Imágenes de páginas

But, when he frown'd, it was against the French,
And not against his friends: his noble hand
Did win what he did spend, and spent not that
Which his triumphant father's hand had won:
His hands were guilty of no kindred's blood,
But bloody with the enemies of his kin.
O, Richard! York is too far gone with grief,
Or else he never would compare between.
K. Rich, Why, uncle, what's the matter?
York. O, my liege,

Pardon me, if you please; if not, I pleas'd

Not to be pardon'd, am content withal.

Seek you to seize, and gripe into your hands,

The royalties and rights of banish'd Hereford?

Is not Gaunt dead? and doth not Hereford live?

Was not Gaunt just? and is not Harry true?

Did not the one deserve to have an heir?

Is not his heir a well-deserving son?

Take Hereford's rights away, and take from time

His charters, and his customary rights;

Let not to-morrow then ensue to-day;

Be not thyself, for how art thou a king,

But by fair sequence and succession?

Now, afore God (God forbid, I say true !)

If you do wrongfully seize Hereford's rights,

Call in the letters patents that he hath

By his attornies-general to sue

His liver)', and deny his offer'd homage,

You pluck a thousand dangers on your head,
You lose a thousand well-disposed hearts,

And prick my tender patience to those thoughts
Which honour and allegiance cannot think.
K. Rich. Think what you will; we seize into our

His plate, his goods, his money, and his lands.

York. I'll not be by, the while: My liege, farewell: What will ensue hereof, there's none can tell; But by bad courses may be understood, That their events can never fall out good. [Exit.

K. Rich. Go, Bushy, to the earl of Wiltshire


Bid him repair to us to Ely-house,
To see this business: To-morrow next
We will for Ireland; and 'tis time, I trow 5
And we create, in absence of ourself,
Our uncle York lord governor of England,
For he is just, and always lov'd us well. —
Come on, our queen: to-morrow must we part;
Be merry, for our tune of stay is short [Flourish.
[Exeunt King, Queen, Bushy, Aumcrle, Green, and _


North. Well, lords, the duke of Lancaster is dead.
Ross. And living too; for now his son is duke.
Witto. Barely in title, not in revenue.
North. Richly in both, if justice had her right.
Ross. My heart is great; but it must break with


Ere't be disburden'd with a liberal tongue.
North. Nay, speak thy mind; and let him ne'er

speak more,
That speaks thy words again, to do thee harm!

Willo. Tends that thou'dst speak, to the duke of


It it be so, out with it boldly, man;
Quick is mine ear, to hear of good towards him.

Ross. No good at all, that I can do for him;
Unless you call it good, to pity him,
Bereft and gelded of his patrimony.

North. Now, afore heaven, 'tis shame, such wrongs

are borne,

In him a royal prince, and many more
Of noble blood in this declining land.
The king is not himself, but basely led
By flatterers; and what they will inform,
Merely in hate, 'gainst any of us all,
That will the king severely prosecute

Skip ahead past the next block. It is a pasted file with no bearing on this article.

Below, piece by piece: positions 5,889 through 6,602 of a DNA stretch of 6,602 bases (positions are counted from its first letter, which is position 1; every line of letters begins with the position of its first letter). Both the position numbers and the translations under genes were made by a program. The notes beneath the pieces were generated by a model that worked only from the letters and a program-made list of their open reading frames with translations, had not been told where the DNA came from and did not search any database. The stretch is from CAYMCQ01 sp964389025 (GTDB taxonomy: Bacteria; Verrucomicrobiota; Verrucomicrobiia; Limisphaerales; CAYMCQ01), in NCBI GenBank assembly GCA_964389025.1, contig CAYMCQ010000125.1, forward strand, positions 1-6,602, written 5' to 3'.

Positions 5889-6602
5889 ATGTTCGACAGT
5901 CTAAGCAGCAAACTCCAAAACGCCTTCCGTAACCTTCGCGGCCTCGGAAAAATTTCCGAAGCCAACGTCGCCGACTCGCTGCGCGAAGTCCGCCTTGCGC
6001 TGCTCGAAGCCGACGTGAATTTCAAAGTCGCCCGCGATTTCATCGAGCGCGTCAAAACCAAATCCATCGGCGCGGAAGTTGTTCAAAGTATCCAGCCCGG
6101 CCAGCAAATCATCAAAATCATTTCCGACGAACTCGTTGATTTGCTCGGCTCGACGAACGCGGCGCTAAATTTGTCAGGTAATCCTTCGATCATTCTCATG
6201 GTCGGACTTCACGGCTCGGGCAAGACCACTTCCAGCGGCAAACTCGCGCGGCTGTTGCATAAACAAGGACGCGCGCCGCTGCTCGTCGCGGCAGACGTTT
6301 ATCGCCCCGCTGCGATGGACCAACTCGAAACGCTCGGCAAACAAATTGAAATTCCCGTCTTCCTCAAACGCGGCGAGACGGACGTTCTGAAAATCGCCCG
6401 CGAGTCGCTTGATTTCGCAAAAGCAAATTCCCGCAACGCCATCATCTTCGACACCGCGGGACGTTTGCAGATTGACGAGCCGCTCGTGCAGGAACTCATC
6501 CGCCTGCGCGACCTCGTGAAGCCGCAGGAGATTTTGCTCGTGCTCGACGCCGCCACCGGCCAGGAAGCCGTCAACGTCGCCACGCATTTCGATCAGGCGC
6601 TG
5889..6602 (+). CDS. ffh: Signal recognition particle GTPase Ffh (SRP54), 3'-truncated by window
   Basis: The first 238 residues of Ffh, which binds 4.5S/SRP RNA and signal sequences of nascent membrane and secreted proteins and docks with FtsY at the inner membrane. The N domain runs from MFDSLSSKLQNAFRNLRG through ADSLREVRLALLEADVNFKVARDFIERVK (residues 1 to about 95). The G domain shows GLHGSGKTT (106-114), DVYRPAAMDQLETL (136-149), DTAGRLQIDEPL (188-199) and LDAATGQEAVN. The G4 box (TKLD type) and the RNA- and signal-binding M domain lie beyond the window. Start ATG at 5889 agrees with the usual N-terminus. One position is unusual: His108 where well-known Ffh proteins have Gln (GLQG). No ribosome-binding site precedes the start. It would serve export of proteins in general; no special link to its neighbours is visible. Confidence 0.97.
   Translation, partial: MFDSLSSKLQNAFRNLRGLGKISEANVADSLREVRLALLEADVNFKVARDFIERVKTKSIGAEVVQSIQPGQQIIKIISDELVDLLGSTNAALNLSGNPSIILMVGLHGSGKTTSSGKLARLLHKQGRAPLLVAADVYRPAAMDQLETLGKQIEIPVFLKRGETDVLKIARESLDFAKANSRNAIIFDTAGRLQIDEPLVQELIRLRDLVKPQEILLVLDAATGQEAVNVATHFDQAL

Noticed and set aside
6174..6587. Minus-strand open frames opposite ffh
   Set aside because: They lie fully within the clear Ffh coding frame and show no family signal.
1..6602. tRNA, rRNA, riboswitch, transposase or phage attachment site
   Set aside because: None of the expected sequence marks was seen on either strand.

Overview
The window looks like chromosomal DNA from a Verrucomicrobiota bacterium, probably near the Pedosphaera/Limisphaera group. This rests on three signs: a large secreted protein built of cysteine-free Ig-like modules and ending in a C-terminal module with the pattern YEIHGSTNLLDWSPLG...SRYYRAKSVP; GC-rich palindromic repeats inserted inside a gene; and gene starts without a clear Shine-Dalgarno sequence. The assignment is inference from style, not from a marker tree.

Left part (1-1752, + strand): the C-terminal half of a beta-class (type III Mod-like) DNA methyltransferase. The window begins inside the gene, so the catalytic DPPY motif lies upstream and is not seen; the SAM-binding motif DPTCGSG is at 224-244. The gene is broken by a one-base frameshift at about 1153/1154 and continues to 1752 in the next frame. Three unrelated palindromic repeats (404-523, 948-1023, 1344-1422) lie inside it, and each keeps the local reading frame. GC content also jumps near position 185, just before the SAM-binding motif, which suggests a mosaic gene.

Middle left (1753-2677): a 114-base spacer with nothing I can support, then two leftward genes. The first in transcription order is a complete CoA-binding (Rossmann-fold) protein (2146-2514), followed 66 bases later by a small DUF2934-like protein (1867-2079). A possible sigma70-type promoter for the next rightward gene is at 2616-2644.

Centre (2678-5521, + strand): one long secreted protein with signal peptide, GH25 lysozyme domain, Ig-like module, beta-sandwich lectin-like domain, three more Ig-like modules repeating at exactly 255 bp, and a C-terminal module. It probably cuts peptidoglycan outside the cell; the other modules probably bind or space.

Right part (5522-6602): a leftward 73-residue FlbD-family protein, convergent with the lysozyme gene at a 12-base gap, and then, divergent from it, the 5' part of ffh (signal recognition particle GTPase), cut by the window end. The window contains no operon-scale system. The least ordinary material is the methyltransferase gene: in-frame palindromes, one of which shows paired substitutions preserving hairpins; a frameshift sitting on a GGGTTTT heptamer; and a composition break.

Gainst us, our lives, our children, and our heirs.

Ross. The commons hath he pill'd with grievous


And lost their hearts: the nobles hath he fin'd
For ancient quarrels, and quite lost their hearts.

Willo. And daily new exactions are devis'd;
As—blanks, benevolences, and I wot not what:
But what, o'God's name, doth become of this?

North, Wars have not wasted it, for warr'd he hath


But basely yielded upon compromise
That which his ancestors achiev'd with blows:
More hath he spent in peace, than they in wars.

Ross. The earl of Wiltshire hath the realm in farm.

Wtilo. The king's grown bankrupt, like a broken man.

North. Reproach, and dissolution, hangeth over him.

Emi. He hath not money for these Irish wars,
His burdenous taxations notwithstanding,
But by the robbing of the banish'd duke.

North. His noble kinsman:—Most degenerate king!
But, lords, we hear this fearful tempest sing,
Yet seek no shelter to avoid the storm:
We see the wind sit sore upon our sails,
And yet we strike not, but securely perish.

Ross. We see the very wreck that we must suffer; And unavoided is the danger now, For suffering so the causes of our wreck.

North. Not so; even through the hollow eyes of


I spy life peering; but I dare not say
How near the tidings of our comfort is.

Willo. Nay, let us share thy thoughts, as thou dost ours.

Ross. Be confident to speak, Northumberland: We three are but thyself; and, speaking so, Thy words are but as. thoughts; therefore, be bold.

North. Then thus:—I have from Port le Blanc, a


In Britany, receiv'd intelligence,
That Harry Hereford, Reignold lord Cobham,
[The son of Richard Earl of Arundel,]
That late broke from the duke of Exeter,

His brother, archbishop late of Canterbury,
Sir Thomas Erpingham, sir John Ramston,
Sir John Norbery, sir Robert Waterton, and Francis


All these, well furnish'd by the duke of Bretagne,
With eight tall ships, three thousand men of war,
Are making hither with all due expedience,
And shortly mean to touch our northern shore:
Perhaps, they had ere this; but that they stay
The first departing of the king for Ireland.
If then we shall shake off our slavish yoke,
Imp out-0 our drooping country's broken wing,
Redeem from broking pawn the blemish'd crown,
Wipe off the dust that hides our scepter's gilt,
And make high majesty look like itself,
Away, with me, in post to Ravenspurg:
But if you faint, as fearing to do so,
Stay, and be secret, and myself will go.

Ross. To horse, to horse! urge doubts to thenv that fear.

IVillo. Hold out my horse, and I will first be there.



The Same. A Room in the Palace.
Enter Queen, Bushy, and Bagot.

Bushy. Madam, your majesty is too much sad:
You promis'd, when you parted with the king,

« AnteriorContinuar »